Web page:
On this day in 1571, the great Johannes Kepler was born. He is perhaps the greatest theoretical astronomer of all time. He’s the guy who made Copernicus’ idea work. It was fine to put the sun in the center of the solar system. But the truth was that it still didn’t work to predict the orbits of the planets. That’s because the planets don’t orbit in circles. Working with Tycho Brahe’s data, Kepler was able to show that the planets orbited in ellipses. And that made all the difference. Later, Newton figured out why that was and today we are able to send spacecraft to all the planets!
What a day for scientists! The great biologist Louis Pasteur was born in 1822. I’m sure you know about pasteurization: the process of heating and then cooling food to greatly limit the number of pathogens that are in it. You may well be alive today because of it. But Pasteur did much more than that. He discovered the principles of vaccination and microbial fermentation. He was a brilliant man, or as Michele Bachmann refers to him, “The Antichrist!”
The great actor and singer Marlene Dietrich was born in 1901. You could tell she was something special even in her early silent films. And that continued all through her career. I still mostly associate her with Touch of Evil. But there’s also this song:
Let me say something about not being grateful. This applies to a lot of actors who I actually like, but today, we’re going to talk about Gerard Depardieu. So he didn’t like paying taxes to the country that made him a star. Boo hoo! I hope he ends up in jail in Russia. I might be inclined to apologize for him if I thought he actually had any talent, but I’ve never seen the appeal of the man. He’s 65 today, so hopefully we will see him in no more films and will just die quietly in Russia.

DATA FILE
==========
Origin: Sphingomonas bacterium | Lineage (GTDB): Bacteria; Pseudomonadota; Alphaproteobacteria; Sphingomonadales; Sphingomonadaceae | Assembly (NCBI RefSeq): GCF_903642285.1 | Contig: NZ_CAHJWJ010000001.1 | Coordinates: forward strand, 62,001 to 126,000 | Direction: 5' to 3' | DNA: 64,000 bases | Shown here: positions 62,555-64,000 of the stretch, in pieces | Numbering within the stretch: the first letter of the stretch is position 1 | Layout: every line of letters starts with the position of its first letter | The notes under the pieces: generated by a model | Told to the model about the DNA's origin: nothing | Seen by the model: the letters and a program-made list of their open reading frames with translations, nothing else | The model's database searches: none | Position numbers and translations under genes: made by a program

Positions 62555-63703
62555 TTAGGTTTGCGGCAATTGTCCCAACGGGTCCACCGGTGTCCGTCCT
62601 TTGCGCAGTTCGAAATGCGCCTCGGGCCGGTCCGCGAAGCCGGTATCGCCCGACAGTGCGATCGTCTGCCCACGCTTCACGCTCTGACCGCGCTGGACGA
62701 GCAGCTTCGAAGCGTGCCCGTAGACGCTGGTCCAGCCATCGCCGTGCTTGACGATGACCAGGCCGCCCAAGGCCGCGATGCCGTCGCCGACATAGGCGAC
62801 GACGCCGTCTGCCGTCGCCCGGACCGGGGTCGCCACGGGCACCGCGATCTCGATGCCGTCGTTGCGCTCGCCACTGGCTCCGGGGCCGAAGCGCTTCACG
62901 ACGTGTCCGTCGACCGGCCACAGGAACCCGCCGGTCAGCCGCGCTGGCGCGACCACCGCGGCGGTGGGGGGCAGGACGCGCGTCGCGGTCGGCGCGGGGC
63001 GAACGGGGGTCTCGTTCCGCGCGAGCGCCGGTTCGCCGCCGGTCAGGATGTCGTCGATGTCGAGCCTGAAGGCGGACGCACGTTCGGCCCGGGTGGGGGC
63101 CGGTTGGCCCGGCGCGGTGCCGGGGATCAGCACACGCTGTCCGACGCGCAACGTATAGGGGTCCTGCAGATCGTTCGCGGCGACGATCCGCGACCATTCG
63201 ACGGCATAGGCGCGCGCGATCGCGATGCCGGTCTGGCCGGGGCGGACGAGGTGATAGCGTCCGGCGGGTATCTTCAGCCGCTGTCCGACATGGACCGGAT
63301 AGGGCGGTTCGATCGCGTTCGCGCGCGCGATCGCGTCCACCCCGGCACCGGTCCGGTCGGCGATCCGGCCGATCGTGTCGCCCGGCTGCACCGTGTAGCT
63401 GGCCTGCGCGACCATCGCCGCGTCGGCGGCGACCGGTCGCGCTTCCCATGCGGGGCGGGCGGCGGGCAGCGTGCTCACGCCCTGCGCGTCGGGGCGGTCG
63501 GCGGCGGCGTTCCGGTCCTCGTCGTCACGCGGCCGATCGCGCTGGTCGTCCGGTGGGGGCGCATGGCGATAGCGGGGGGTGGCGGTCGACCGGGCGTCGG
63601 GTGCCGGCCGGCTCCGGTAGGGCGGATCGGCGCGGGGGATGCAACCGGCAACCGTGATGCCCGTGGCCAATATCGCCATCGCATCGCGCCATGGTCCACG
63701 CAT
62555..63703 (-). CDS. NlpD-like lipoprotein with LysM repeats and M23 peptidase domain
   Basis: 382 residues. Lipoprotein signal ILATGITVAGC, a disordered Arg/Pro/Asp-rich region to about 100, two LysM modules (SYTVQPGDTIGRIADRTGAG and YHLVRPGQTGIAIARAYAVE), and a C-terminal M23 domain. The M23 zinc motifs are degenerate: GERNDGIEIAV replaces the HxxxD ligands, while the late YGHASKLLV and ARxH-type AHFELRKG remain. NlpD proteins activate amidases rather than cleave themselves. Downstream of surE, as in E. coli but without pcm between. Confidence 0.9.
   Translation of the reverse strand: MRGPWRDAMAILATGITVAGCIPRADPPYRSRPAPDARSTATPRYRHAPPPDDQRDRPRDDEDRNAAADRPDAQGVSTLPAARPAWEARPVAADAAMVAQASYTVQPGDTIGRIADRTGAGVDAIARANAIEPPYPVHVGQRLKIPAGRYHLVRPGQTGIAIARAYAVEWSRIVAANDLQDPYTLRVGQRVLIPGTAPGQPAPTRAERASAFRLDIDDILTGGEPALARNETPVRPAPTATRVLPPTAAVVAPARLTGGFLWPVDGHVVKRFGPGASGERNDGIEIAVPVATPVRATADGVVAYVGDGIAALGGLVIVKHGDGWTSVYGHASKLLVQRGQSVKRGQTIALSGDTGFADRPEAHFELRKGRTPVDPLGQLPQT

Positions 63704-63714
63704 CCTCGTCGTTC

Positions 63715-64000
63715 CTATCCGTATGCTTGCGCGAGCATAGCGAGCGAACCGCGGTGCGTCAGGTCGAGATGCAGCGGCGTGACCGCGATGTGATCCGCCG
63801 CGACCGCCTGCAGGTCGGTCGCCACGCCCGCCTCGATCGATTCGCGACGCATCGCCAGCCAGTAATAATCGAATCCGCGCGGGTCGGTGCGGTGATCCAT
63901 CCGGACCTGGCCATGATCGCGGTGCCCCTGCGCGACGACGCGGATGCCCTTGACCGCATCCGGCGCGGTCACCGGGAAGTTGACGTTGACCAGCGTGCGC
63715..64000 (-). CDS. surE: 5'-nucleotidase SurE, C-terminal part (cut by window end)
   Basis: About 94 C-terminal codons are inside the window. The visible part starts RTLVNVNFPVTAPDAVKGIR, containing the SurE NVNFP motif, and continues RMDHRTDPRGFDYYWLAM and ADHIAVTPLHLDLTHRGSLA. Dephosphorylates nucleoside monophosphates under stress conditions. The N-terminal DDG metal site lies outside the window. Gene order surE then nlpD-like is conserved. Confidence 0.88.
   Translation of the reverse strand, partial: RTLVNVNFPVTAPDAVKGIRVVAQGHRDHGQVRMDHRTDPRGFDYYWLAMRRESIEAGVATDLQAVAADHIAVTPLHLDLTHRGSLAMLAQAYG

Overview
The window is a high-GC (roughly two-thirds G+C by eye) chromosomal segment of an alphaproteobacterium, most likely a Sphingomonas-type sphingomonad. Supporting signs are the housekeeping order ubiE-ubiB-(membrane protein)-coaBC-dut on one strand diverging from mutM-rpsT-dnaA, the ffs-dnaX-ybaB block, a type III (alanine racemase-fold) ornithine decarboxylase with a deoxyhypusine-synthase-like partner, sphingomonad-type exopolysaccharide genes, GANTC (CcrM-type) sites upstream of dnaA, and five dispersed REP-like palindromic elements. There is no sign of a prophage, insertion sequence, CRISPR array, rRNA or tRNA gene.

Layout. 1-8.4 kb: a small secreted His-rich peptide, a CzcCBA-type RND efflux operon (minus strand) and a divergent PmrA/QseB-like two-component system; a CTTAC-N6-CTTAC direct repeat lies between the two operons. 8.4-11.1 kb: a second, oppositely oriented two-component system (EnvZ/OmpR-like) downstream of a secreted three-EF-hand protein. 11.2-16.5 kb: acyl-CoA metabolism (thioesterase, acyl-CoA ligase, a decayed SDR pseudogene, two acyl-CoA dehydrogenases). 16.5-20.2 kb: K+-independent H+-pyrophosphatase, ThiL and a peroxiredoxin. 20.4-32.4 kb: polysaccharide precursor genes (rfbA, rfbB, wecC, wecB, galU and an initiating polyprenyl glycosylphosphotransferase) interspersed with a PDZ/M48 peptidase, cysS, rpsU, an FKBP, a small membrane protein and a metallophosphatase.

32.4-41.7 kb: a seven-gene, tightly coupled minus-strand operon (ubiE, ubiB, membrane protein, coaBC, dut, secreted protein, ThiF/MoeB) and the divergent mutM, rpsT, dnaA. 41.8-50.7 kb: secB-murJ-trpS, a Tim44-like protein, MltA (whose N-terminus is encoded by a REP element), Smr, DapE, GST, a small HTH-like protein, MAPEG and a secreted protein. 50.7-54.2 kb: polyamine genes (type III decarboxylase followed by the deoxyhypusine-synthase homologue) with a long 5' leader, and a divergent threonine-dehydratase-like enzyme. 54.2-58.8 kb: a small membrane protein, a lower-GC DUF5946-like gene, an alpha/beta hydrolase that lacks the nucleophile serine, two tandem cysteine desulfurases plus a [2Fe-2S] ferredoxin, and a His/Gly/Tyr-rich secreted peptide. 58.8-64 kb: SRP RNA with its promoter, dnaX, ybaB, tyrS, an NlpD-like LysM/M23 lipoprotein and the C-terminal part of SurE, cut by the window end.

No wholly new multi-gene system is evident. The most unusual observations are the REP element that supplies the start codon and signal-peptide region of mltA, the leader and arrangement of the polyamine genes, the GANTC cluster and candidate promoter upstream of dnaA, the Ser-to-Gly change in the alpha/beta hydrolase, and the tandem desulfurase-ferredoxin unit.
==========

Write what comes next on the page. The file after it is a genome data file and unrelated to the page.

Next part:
Other birthdays: one of the most important aeronautical engineers ever, George Cayley (1773); actor Sydney Greenstreet (1879); one of my very favorite poets Charles Olson (1910); creepy sex researcher William Masters (1915); and useless journalist Cokie Roberts (70).
The day, however, belongs to the writer Sarah Vowell who is 44 today. She always has an interesting take on whatever she writes about. Basically, she writes history that is so personal that it reads more like personal essay. It is always fun to read. You should really listen to her live performance essay about “The Battle Hymn of the Republic.” If you don’t know her work, it will give you a good idea of why she is on my long and ever lengthening list of crushes.
Happy birthday Sarah Vowell!